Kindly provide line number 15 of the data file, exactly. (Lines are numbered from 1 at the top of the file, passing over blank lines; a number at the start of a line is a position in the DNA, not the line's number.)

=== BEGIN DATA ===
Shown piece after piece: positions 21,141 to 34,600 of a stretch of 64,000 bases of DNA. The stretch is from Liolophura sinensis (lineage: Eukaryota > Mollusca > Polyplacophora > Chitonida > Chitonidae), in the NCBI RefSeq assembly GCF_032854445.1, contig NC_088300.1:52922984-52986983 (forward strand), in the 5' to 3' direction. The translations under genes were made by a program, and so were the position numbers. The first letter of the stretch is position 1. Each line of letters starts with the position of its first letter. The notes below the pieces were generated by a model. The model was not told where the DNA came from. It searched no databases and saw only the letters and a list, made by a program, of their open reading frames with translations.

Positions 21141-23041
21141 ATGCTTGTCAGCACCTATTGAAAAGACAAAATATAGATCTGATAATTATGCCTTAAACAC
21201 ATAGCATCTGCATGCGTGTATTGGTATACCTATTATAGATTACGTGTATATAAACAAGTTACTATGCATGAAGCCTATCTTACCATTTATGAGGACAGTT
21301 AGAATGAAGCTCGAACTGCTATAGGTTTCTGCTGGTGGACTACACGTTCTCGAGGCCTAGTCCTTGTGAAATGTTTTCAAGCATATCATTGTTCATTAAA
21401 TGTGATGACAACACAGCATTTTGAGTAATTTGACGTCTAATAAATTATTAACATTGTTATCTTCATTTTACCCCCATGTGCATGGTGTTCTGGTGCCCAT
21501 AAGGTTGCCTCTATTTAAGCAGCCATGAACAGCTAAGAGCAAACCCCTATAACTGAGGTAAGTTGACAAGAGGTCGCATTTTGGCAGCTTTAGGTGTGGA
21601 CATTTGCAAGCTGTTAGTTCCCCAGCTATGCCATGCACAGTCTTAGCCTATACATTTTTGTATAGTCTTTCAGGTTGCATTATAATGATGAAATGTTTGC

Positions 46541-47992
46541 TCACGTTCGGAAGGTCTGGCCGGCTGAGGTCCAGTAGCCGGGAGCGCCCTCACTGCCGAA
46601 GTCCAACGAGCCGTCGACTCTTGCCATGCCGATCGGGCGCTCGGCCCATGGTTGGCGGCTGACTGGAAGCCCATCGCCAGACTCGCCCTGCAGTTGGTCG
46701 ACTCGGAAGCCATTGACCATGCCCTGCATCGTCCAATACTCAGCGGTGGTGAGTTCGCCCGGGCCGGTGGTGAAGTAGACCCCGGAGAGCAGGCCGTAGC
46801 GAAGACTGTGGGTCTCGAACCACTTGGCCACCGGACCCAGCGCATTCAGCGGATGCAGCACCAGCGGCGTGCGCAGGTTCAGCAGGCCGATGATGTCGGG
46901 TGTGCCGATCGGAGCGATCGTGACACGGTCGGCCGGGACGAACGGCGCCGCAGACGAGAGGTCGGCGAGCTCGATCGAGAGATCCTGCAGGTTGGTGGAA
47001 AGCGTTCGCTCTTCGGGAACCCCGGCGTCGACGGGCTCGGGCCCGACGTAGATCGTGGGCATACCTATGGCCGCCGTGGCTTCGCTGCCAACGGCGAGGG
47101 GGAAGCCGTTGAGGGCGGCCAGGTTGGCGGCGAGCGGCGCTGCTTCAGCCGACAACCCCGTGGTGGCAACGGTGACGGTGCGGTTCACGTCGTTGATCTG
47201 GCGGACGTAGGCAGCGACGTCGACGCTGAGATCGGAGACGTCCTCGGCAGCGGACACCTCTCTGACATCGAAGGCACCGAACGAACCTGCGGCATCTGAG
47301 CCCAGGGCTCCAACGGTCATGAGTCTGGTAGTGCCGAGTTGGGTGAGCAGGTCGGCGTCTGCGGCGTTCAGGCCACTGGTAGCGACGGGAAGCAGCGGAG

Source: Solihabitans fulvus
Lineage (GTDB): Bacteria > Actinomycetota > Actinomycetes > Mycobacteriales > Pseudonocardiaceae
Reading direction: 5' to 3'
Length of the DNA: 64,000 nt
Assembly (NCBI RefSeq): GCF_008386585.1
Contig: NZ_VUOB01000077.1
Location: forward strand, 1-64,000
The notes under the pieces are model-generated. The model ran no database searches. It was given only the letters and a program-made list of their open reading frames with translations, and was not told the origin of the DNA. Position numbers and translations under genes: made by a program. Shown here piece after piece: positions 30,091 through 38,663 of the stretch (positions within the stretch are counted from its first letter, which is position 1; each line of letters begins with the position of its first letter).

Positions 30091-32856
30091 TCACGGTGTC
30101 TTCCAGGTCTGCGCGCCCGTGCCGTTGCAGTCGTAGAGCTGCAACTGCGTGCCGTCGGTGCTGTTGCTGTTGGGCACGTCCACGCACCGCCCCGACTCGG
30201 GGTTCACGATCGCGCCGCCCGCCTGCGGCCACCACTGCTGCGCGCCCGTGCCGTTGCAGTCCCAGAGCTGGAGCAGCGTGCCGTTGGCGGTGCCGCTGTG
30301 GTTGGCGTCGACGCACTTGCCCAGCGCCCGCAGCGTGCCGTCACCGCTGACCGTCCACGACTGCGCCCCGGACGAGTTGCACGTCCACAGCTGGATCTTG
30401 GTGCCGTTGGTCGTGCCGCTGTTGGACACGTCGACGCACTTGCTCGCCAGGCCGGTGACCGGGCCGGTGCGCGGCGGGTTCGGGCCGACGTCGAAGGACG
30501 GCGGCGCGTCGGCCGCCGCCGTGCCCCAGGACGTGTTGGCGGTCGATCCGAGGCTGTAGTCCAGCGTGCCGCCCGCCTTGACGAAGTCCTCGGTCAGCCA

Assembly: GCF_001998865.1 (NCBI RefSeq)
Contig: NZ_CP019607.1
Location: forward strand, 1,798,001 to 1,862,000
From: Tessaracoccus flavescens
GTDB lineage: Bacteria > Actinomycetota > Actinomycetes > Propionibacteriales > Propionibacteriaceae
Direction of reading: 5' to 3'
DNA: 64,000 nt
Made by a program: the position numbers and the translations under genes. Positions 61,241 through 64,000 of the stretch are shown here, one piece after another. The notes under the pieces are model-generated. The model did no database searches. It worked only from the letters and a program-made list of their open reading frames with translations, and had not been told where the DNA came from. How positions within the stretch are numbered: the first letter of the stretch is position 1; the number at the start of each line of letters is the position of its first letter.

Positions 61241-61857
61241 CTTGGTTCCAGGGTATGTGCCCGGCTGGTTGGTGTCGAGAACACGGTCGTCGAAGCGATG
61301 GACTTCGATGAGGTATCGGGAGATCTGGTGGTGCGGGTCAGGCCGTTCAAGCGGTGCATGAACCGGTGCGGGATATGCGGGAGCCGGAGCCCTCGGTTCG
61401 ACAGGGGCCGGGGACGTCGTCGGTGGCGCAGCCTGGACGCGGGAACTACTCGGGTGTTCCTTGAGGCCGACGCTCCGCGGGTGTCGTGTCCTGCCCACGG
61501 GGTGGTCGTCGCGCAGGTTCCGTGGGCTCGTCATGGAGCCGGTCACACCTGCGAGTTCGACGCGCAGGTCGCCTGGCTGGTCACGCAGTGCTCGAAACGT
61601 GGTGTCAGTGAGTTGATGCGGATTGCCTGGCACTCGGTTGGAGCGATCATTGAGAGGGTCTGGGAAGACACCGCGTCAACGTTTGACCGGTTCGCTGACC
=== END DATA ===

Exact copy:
47001 AGCGTTCGCTCTTCGGGAACCCCGGCGTCGACGGGCTCGGGCCCGACGTAGATCGTGGGCATACCTATGGCCGCCGTGGCTTCGCTGCCAACGGCGAGGG